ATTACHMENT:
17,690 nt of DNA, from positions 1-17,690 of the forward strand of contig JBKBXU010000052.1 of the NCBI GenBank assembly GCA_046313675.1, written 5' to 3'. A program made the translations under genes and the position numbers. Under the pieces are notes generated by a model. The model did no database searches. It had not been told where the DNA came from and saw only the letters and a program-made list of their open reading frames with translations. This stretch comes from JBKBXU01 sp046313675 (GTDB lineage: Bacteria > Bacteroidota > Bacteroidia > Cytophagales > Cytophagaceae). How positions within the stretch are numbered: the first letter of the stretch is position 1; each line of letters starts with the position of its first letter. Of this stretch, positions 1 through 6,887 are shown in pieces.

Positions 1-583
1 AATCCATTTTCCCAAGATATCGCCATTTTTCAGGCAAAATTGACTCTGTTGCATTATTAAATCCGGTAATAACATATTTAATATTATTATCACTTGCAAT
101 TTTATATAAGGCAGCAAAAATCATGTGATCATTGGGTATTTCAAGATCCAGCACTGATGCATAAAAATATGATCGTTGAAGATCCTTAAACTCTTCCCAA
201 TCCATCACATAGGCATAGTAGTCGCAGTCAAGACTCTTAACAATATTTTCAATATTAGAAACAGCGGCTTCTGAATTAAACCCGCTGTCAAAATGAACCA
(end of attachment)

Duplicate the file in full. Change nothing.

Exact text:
17,690 nt of DNA, from positions 1-17,690 of the forward strand of contig JBKBXU010000052.1 of the NCBI GenBank assembly GCA_046313675.1, written 5' to 3'. A program made the translations under genes and the position numbers. Under the pieces are notes generated by a model. The model did no database searches. It had not been told where the DNA came from and saw only the letters and a program-made list of their open reading frames with translations. This stretch comes from JBKBXU01 sp046313675 (GTDB lineage: Bacteria > Bacteroidota > Bacteroidia > Cytophagales > Cytophagaceae). How positions within the stretch are numbered: the first letter of the stretch is position 1; each line of letters starts with the position of its first letter. Of this stretch, positions 1 through 6,887 are shown in pieces.

Positions 1-583
1 AATCCATTTTCCCAAGATATCGCCATTTTTCAGGCAAAATTGACTCTGTTGCATTATTAAATCCGGTAATAACATATTTAATATTATTATCACTTGCAAT
101 TTTATATAAGGCAGCAAAAATCATGTGATCATTGGGTATTTCAAGATCCAGCACTGATGCATAAAAATATGATCGTTGAAGATCCTTAAACTCTTCCCAA
201 TCCATCACATAGGCATAGTAGTCGCAGTCAAGACTCTTAACAATATTTTCAATATTAGAAACAGCGGCTTCTGAATTAAACCCGCTGTCAAAATGAACCA